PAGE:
ST. LOUIS, MO (KTVI) – How much do you know about the Gateway to the West. Here are 10 things you may not have learned in high school.
I can’t believe it’s not legal
Missouri’s “butter law” of 1895 outlawed yellow margarine. Those with the contraband dairy products can be fined $100 or put in jail for a month. There is a $500 fine for repeat offenders. There was an effort to repeal the law in 2008.
LoL .. Yellow Margarine is Illegal in Missourri pic.twitter.com/lapjqPtESG
— Diesel. (@DieselHD2) May 4, 2014
Why do they call Missouri the “Show-Me-State”?
It all started when Missouri’s US Congressman, Willard Duncan Vandiver, popularized the saying during a speech in 1899. He declared, “I come from a state that raises corn and cotton, cockleburs and Democrats, and frothy eloquence neither convinces nor satisfies me. I’m from Missouri, and you have got to show me.”
The legend of Creve Coeur lake
Legend has it that an Indian princess fell in love with a French fur trapper and the love was not returned. According to the city’s website the princess jumped from a ledge overlooking Creve Coeur lake. The lake then took the shape of a broken heart.
That is one impressive mosaic
One of the largest mosaic collections in the western hemisphere is located in St. Louis. The Cathedral Basilica is the home to 100 million pieces of stone and glass in the artworks that line the interior.
An Olympic first
The first African-American to win a medal in the Olympics did it in St. Louis. George Coleman Poage, a runner from the Milwaukee Athletic Club, won bronze medals in the 200 and 400 meter hurdles during the 1904 games. He stayed in St. Louis to teach at Sumner high school.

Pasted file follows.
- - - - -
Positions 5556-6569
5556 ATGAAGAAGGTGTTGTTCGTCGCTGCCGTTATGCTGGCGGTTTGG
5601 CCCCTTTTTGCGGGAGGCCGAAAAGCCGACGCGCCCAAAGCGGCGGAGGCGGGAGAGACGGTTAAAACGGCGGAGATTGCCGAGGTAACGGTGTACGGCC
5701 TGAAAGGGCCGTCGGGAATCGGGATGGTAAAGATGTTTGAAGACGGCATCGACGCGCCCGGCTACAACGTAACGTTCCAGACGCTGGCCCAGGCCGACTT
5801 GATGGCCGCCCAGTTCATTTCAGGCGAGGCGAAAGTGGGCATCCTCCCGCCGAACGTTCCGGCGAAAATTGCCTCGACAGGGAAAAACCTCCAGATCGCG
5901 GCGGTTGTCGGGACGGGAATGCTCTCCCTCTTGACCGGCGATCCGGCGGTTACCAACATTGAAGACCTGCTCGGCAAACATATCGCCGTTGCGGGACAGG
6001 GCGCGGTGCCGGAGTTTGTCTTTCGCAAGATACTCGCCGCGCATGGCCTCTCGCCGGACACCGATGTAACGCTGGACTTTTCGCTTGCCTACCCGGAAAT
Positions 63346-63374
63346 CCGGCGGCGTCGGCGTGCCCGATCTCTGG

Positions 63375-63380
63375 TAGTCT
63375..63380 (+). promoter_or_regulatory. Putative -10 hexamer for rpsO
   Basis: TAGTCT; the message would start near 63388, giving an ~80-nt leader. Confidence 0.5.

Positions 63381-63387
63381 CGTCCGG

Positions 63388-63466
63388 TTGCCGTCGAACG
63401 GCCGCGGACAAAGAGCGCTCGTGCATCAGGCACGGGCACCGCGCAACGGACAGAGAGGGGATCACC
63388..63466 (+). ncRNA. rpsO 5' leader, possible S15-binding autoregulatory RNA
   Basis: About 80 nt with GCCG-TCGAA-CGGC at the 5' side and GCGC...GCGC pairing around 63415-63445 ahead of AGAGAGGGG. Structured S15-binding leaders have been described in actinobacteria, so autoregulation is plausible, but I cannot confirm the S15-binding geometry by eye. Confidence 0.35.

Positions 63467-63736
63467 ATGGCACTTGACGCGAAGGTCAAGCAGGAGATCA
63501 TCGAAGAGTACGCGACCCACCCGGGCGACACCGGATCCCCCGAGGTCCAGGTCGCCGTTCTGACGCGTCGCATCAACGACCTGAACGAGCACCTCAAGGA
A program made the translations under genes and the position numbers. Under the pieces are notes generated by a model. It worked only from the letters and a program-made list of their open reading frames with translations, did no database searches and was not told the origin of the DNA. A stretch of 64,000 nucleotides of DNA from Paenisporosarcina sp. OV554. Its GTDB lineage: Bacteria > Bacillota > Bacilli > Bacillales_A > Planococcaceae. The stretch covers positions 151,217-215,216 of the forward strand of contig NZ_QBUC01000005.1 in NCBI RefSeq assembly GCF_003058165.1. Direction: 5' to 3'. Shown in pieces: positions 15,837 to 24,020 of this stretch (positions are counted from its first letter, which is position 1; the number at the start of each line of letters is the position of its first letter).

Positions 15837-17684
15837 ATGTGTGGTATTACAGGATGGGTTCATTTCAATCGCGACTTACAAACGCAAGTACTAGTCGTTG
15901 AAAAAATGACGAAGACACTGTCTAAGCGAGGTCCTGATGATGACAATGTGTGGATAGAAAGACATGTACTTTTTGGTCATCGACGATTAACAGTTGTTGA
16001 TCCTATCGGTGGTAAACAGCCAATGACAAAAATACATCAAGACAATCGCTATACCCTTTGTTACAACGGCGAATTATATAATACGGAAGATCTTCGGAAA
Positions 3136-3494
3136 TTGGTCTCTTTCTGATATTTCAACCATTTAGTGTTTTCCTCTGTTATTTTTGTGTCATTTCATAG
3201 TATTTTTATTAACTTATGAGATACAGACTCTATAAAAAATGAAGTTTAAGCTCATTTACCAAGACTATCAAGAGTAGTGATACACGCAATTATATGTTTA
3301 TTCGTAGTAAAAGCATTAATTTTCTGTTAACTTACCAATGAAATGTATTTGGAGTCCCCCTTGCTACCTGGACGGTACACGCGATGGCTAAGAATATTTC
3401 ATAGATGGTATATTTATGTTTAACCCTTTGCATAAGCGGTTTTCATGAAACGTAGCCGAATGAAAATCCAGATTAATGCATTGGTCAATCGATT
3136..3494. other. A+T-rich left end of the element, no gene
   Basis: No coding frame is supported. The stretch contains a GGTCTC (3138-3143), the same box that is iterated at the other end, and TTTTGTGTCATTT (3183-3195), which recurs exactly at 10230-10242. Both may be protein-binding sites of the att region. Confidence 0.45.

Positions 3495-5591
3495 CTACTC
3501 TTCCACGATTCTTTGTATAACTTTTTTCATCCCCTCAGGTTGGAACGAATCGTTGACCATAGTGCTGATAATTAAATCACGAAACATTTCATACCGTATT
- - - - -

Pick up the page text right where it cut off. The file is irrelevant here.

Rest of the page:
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Saint Louis Art Museum and statue Apotheosis of St. Louis. The statue is of the French King who became the city's namesake. Both are located in Forest Park, St. Louis site of the 1904 Worlds Fair and 1904 Summer Olympics. #stlouis #stlouismissouri #missouri #stlouisartmuseum #1904 #1904worldsfair #worldsfair #1904olympics
Why they called St. Louis, “Pain Court”
The original nickname for St. Louis translates to “Short of bread” in French. This is because of the lack of crops to support making staples like bread and flour.
The “Little Junto”
During the 1820’s Missouri did not have opposing political parties. Almost all adult white males were Republicans. The most powerful faction was made up of conservative lawyers and businessmen known as the, Little Junto, or St. Louis elite.
The Civil War and Saint Louis University
The University is the former home of Camp Jackson and the site of the first major Civil War-related action in Missouri. It was the only military action to take place within the city limits. The campus was named for General Frost, Commander of the Missouri Volunteer Militia. The militia was captured by federal forces on May 10, 1861.
The White Cloud?
A fire on the steamboat “The White Cloud” in 1849 spread to 22 other boats and barges. The flames spread to buildings on shore and gutted several blocks of downtown St. Louis. The event became known as the “St. Louis Fire.”
Breaking the law by honking your horn
It is illegal to honk the horn of someone else’s car in University City. You better have your bill of sale handy if you need to toot.